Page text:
*For a value of dull that = my perception
This week I went to an event for the paperback release of David Mitchell’s latest novel, The Bone Clocks (which you may remember I rather enjoyed). One of the recurring themes of the conversation was the way his novels mix and embrace genre, his reasons for doing this (short answer: he likes it) and the critical response to it (short answer: some literary snobs don’t like it).
He was delightfully straightforward about it. While his short answer to the first was that he enjoys it, his slightly longer answer was essentially (a) that writers should do what their story requires, that some stories require dragons, and that those stories are not inherently or objectively less good than stories without dragons.
If it needs and wants a dragon, it is your duty to put a dragon in it.
And (b) he argued that there was quite enough social realism in the fiction department and he didn’t feel inclined to add to it. He was very clear that he doesn’t think those books are inherently or objectively bad either, just that he doesn’t want to write them.
For which I am quite terribly grateful.
At the grand old age of thirty-four, I am finally embracing the fact that a lot of social realism in serious literary fiction bores my socks off, and I do not want to spend time reading most of it. And also, I am willing to take my case to the Guardians of the Western Canon, to tell them I think that they are old fuddy duddies with no sense of fun, optimism, or interest in the future. Life is too short and too interesting.
I’m not saying I’m ruling out reading social realism or serious literary fiction that takes itself seriously written by a white man between the ages of 30 and 70 ever again (I’m never giving up Graham Greene). I’m just saying it’s going to have to be well sold and hold up to my attention lest I ditch it after 150 pages. It might be good and not hold my attention. That’s fine. I’m not going to feel obligated to read them any more. I’m going to remember the other thing Mitchell said:
Some writers you know are great writers can leave you cold because their understanding of the author-reader contract is different than yours.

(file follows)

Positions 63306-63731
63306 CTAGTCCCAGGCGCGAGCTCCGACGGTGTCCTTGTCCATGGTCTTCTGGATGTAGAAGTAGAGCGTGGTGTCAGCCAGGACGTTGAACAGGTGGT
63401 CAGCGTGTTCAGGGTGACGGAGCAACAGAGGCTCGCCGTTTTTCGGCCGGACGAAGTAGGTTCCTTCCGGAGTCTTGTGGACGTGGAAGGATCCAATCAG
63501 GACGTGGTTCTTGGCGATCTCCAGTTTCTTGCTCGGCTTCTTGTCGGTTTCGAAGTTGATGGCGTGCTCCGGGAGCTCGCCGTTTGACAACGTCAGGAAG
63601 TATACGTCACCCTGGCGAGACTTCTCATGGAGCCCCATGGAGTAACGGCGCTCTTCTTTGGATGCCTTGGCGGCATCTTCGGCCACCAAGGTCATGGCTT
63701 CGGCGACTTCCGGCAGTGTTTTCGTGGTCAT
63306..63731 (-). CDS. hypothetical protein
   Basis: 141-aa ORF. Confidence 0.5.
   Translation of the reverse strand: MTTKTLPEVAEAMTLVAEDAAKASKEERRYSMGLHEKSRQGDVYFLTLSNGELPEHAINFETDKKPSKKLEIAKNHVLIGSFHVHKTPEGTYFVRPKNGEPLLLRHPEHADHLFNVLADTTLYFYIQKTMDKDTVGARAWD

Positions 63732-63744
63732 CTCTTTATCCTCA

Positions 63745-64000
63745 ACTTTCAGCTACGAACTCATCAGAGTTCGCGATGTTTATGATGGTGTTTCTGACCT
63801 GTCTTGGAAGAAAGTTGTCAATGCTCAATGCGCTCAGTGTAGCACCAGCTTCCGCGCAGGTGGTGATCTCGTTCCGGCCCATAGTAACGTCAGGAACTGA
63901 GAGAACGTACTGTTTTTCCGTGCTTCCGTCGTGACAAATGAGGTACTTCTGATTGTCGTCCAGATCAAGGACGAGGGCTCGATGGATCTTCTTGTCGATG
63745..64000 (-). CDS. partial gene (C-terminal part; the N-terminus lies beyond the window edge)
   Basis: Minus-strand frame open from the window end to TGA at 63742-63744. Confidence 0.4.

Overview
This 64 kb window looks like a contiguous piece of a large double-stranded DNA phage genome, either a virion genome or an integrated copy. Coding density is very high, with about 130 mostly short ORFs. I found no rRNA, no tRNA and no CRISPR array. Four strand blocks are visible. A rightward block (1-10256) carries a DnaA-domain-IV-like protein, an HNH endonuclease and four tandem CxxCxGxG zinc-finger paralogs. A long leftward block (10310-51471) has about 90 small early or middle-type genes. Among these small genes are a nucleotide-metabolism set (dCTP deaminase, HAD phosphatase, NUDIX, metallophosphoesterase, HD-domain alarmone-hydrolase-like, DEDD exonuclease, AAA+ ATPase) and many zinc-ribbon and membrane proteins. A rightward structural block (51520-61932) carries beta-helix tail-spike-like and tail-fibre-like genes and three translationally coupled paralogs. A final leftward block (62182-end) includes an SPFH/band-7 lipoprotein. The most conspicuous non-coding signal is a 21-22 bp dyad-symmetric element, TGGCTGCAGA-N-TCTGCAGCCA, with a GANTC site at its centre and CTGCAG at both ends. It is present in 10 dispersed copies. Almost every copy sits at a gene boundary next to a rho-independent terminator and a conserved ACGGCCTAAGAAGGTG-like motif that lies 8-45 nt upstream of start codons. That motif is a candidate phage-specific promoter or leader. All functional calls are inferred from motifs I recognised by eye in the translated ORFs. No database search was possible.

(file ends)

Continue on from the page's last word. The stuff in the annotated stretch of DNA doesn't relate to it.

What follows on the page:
This all springs to mind just now, because I recently finished reading Matthew Thomas’novel, We are not Ourselves. This was my April book club book, and I confess to having been unexcited about it when I saw it in the shop, but I dutifully picked it up and started reading. I chewed my way through 400 resolutely well written and resolutely failing-to-gel-with-me pages, before I realised I was double booked and couldn’t go to book club – at which point I put it down (as an aside, if you ever have to choose between We are not Ourselves and a performance of the ballet, La Fille Mal Gardee, I absolutely recommend that you choose the ballet).
However, I had read 400 pages of a 600 page tome, and I’ve still not quite managed to shed the, ‘Well I’ve invested this much effort in it so I’m darn well finishing’ problem that I have (I’m working on it), and so I took it on the plane to the States three weeks ago. I finished it on the plane, and left it in the overhead locker for some lucky cabin crew to pick up and read. (Sorry, cabin crew). It remained objectively well written and subjectively completely dull.
It reminded me, unfortunately for it, of The Corrections by Jonathan Franzen, which heads the list of Books I Think are Overrated and Completely Anticlimatic No Matter How Good the Prose. I don’t struggle to read the words in these books. In fact they flow smoothly from my eyes to my brain at quite a pace, mostly because they do not make me stop to think about them or the story they are telling about the world. These are books that, no matter how well they describe the world, don’t tell me much of anything I don’t already know about it, nor do they create any strong emotional response by way of either sobbing heartbreak or tremulous joy and hope. They’re just perfectly well constructed blocks of words. It’ s not that they’re a challenging read. They’re just dull.
They may be objectively better blocks of words than many books that I like more – The Bone Clocks had its flaws, after all – but they don’t move me. They don’t touch my soul. Sometimes I’m not sure that they want to – I suspect the writers might find that level of emotion and sentiment embarrassing.
And so, this is my contract with my authors. I would rather have a flawed book of vaulting ambition that wants to tell me something new about the world and the people in it – especially a book that breaks through the pain and mundanity of the every day to reveal the joy that lurks around corners and under lettuce leaves – than a marble masterpiece. That ambition could manifest itself in something as utterly simple as the narratives of books like The Art of Fielding or Shotgun Lovesongs which aim to reveal something of the beauty of the ordinary, or the insane complexity of a David Foster Wallace. Give me messy, unfinished, imperfect, The Pale King over the formally majestic The Corrections every day.